According to the tip rate determination agreement, the IRS will usually review the tip rates only once a year, and either the employer or the employees can request a lower rate by filing a petition with the IRS. The current rate agreement is for three years, Pappageorge said. 

Because the tip allocation rate increase also affects how tipped workers are taxed, Pappageorge argues that the IRS is breaking President Joe Biden’s promise of no new taxes for people making less than $400,000 a year. 

In previous negotiation years, the Culinary Union and workers have participated in the process along with their employers or the Nevada Resort Association because of “joint interest in making sure that workers are fairly taxed,” Pappageorge said. This time around, only the IRS and employers came to the agreement. 

The IRS rate agreements increased nationwide, but the Culinary Union has not heard the same complaints from other hospitality worker unions around the country, Pappageorge said. They have also not heard from IRS officials in response to their concerns. 

“These are average workers that work here in Las Vegas. They have good jobs and their taxes have been jacked up. And we think that this is the absolute wrong time to jack up taxes on working families,” Pappageorge told The Nevada Independent. “So we want the IRS to do what the president said.”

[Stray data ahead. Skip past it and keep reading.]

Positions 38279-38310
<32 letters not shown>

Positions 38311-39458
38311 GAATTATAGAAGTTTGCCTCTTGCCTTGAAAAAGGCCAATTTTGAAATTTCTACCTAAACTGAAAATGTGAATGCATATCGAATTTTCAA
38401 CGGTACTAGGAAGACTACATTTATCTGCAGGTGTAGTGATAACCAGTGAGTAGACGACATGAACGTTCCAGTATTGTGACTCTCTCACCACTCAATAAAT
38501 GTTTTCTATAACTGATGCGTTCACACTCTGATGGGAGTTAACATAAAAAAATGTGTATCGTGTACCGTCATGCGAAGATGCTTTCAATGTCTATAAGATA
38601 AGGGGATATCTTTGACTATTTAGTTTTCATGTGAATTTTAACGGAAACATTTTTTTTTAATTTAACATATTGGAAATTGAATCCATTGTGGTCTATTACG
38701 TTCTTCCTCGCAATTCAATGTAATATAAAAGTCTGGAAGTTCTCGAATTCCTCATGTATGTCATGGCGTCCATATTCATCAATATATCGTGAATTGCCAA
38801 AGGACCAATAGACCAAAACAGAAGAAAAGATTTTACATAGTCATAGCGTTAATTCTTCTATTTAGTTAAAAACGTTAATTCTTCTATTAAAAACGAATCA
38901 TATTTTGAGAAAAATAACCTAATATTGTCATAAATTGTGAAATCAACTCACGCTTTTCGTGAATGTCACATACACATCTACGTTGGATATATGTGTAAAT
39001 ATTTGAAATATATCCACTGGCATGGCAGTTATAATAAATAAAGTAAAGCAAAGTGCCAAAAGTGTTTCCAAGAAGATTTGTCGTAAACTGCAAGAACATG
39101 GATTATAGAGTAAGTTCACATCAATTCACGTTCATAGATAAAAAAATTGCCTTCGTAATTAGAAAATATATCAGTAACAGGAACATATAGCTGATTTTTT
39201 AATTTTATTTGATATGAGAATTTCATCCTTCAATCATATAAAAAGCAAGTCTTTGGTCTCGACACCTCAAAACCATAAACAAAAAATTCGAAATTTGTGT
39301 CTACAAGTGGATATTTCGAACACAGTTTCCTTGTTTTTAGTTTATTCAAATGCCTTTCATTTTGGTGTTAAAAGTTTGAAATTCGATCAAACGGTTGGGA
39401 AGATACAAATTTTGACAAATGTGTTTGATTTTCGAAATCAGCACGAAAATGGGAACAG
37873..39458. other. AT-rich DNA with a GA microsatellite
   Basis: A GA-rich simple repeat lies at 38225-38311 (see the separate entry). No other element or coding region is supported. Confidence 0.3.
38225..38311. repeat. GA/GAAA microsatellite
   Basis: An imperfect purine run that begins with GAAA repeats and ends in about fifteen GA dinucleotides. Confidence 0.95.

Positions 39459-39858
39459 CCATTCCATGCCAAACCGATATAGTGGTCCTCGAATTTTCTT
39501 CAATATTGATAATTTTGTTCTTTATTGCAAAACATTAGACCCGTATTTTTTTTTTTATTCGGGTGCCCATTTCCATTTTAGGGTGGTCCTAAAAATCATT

Ideally, Pappageorge said the current rates should be lowered to what they were in 2019 and gradually increase during the agreement period to ease the blow and give time for the economy to get back to “normalcy.” 

SHARE

Featured Videos

Comment Policy (updated 4/20/2021): Please keep your comments civil. We reserve the right to delete comments or ban users who engage in personal attacks, use an excess of profanity, make verifiably false statements or are otherwise nasty. Comments that contain links must be approved by admin.
7455 Arroyo Crossing Pkwy Suite 220 Las Vegas, NV 89113
© 2022 THE NEVADA INDEPENDENT
Privacy PolicyRSSContactJobsSupport our Work
The Nevada Independent is a project of: Nevada News Bureau, Inc. | Federal Tax ID 27-3192716